Quincy Acy picked up his third straight start at the power forward spot for the Sacramento Kings on Wednesday night, replacing rookie Willie Cauley-Stein with the first team. The move has turned heads, but it seems to be working just fine for everyone.
Acy, 25, plays with an energy that sparks the entire team, which is why he has become a favorite of coach Karl.
“Q’s our energy bunny a little bit,” Karl said. “We put him in the lineup for energy and he gave it to us. Right now, I’m not going to take him out.”
This is nothing new for Acy. The veteran forward is carving out a niche in the league as a guy that brings his lunch pail to work each and every night. There isn’t a team in the league that wouldn’t take a hustle player like Acy.
“I embrace it,” Acy told CSN California. “If nobody else in the league does it, then it’s better for me, there’s more playing opportunities for me.”
Acy’s numbers don’t jump off the page, but he brings something to the table that goes beyond a typical box score. In his first two games as a starter, Acy went scoreless, but his impact on the game came through his hustle and defense. Against the Spurs, Acy dropped in 15-points on 6-of-9 shooting, showing that he has plenty more to give.
As for Cauley-Stein, he’s taken his demotion to the second unit in stride. The rookie big man has seen his minutes fluctuate all season long. Be it as a starter or off the bench, his confidence is at an all-time high.
“I don’t really care,” said the 7-footer. “I’m just so strong mentally right now, I’m in a good place where there’s not much anybody’s going to do to shake me or break me off what I’m doing.”
Cauley-Stein has taken the move in stride, but he’s not satisfied. After starting 15 straight games, Cauley-Stein has taken the opportunity with the second unit to showcase his expanding offensive repertoire and he’s showing a few new wrinkles to his game that are exciting to see.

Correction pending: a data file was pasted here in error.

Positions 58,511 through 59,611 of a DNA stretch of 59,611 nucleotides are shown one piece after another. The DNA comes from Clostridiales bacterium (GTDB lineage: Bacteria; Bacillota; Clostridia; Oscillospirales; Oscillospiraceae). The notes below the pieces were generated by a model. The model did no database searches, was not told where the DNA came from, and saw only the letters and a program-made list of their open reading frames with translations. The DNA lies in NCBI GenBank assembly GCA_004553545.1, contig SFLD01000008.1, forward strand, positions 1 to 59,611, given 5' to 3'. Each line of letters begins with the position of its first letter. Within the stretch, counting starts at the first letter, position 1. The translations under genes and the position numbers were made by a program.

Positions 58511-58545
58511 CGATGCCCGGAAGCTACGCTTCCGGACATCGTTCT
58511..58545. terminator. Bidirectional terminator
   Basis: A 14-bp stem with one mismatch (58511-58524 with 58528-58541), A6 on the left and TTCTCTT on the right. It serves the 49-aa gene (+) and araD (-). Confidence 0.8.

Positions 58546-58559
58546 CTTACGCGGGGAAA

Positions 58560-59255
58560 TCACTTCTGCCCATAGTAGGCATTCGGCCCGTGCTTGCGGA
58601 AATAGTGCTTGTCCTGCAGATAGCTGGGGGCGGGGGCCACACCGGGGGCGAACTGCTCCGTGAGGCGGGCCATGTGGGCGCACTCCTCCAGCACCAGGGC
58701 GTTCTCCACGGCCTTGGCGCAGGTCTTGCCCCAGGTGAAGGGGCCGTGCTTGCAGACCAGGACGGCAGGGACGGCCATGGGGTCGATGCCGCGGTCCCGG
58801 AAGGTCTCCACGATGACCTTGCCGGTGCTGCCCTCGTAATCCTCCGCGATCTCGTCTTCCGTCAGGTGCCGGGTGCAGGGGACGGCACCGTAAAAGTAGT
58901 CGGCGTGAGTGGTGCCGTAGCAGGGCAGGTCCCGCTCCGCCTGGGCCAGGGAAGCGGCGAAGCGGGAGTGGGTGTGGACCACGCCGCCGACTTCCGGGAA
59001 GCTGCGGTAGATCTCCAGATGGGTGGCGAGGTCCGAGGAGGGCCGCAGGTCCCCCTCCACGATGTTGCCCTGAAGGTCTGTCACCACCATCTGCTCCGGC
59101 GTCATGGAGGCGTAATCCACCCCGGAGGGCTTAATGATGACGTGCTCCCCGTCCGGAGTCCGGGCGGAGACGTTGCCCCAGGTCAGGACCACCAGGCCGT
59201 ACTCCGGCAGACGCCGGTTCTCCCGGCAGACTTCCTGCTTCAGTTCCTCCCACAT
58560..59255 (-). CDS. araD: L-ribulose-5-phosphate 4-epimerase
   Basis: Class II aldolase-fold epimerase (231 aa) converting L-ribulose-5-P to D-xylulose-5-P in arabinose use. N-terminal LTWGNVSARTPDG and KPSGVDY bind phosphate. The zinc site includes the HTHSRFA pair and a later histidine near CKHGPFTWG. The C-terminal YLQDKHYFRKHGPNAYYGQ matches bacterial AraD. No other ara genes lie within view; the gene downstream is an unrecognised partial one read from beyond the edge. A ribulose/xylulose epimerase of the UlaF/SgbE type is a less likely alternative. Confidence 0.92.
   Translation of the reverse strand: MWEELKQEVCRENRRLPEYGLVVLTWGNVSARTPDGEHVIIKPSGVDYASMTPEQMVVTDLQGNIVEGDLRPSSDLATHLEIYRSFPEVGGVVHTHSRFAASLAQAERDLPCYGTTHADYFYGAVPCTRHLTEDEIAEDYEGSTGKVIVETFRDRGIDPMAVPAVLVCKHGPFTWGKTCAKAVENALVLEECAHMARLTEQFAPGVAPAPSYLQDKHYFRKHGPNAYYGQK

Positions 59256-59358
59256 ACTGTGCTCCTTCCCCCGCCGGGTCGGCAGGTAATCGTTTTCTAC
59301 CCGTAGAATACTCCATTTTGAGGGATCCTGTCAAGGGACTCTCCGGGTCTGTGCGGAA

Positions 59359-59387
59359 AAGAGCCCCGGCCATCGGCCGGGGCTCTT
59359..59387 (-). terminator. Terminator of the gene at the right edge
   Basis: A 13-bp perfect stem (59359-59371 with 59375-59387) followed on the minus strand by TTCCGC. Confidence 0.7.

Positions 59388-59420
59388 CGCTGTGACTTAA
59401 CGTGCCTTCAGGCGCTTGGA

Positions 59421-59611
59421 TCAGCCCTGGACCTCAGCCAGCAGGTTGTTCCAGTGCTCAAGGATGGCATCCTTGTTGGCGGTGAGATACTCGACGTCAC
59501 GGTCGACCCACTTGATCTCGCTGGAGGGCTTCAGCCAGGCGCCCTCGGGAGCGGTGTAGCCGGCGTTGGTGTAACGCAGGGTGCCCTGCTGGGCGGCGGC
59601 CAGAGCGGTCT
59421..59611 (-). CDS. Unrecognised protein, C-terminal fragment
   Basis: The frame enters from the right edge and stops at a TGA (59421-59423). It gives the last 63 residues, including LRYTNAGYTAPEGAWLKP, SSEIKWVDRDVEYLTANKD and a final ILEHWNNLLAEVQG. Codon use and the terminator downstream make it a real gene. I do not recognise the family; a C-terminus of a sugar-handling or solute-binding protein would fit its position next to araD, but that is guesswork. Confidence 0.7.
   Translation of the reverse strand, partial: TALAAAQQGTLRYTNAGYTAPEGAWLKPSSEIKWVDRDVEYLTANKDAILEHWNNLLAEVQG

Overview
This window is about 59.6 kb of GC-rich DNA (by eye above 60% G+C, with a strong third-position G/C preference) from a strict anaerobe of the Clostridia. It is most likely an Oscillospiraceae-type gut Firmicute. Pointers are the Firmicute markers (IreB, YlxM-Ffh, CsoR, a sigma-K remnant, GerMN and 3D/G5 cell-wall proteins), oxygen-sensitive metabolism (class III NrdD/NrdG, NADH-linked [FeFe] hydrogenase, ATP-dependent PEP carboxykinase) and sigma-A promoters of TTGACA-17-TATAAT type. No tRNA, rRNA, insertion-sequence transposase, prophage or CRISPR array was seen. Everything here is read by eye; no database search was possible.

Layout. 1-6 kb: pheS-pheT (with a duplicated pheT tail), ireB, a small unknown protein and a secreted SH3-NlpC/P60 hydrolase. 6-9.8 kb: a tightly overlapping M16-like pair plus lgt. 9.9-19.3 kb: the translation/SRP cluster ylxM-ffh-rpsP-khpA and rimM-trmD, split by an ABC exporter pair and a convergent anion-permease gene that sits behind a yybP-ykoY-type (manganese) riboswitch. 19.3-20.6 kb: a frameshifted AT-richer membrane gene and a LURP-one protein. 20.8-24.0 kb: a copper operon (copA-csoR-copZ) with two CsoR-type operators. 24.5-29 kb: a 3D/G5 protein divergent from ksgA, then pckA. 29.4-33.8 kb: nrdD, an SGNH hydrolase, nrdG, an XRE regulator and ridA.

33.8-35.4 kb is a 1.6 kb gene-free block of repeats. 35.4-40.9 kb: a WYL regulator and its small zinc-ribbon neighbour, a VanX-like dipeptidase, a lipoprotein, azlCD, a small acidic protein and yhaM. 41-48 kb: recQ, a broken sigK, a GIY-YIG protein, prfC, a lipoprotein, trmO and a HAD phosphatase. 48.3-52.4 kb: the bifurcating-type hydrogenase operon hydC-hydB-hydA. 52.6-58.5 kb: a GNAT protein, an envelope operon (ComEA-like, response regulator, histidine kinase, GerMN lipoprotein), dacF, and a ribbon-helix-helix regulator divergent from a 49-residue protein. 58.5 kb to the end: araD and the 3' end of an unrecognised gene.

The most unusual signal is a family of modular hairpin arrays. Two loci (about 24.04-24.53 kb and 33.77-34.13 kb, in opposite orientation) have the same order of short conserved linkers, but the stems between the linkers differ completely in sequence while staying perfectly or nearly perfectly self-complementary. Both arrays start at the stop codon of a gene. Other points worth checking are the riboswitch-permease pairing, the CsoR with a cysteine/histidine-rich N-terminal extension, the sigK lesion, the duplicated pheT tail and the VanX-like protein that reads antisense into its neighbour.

“I get to just play free,” Cauley-Stein said of playing with the second unit. “Eventually the whole free game is about to come out. I’m getting to that point mentally where I just don’t care. That’s what it is.”
“You get to that point where you feel like you’re playing like it’s pick-up,” Cauley-Stein added. “That’s when it becomes powerful for you because you’re just playing, you’re not thinking about anything but instinct and stuff.”
The rookie big is averaging 6.5 points per game this season, but over his last seven games, he’s bumped that to 11.3 points on 70.6 percent shooting (36-of-51). He’s not just cleaning up off the glass or finishing the lob, he’s showing a little half hook in the lane and a very nice jumper on the baseline.
Cauley-Stein went to Kentucky during the All-Star break to work with Wildcats assistant coach Kenny Payne. He pushed himself hard trying to avoid losing the momentum he’s built. The rookie learned the hard way early in the season that it’s very easy to get out of NBA shape. He has no intentions of taking a step back physically.
“Coming out of the draft, there was a question as to whether he liked basketball, or had the desire,” assistant coach John Welch said on the Kings Insider Podcast. “He has a burning desire to be a great player and he learns things as quickly as any young player I’ve ever been around.”
“He’s just a sponge to want to get better and want to work on the things that are functional and he will use in the game,” Welch added.
Acy and Cauley-Stein are working well as a tandem alongside Cousins. They are the energizers and defensive specialists on this roster, but both have plenty more to offer. This has quickly become the position to watch for the Kings in the team’s final 26 games.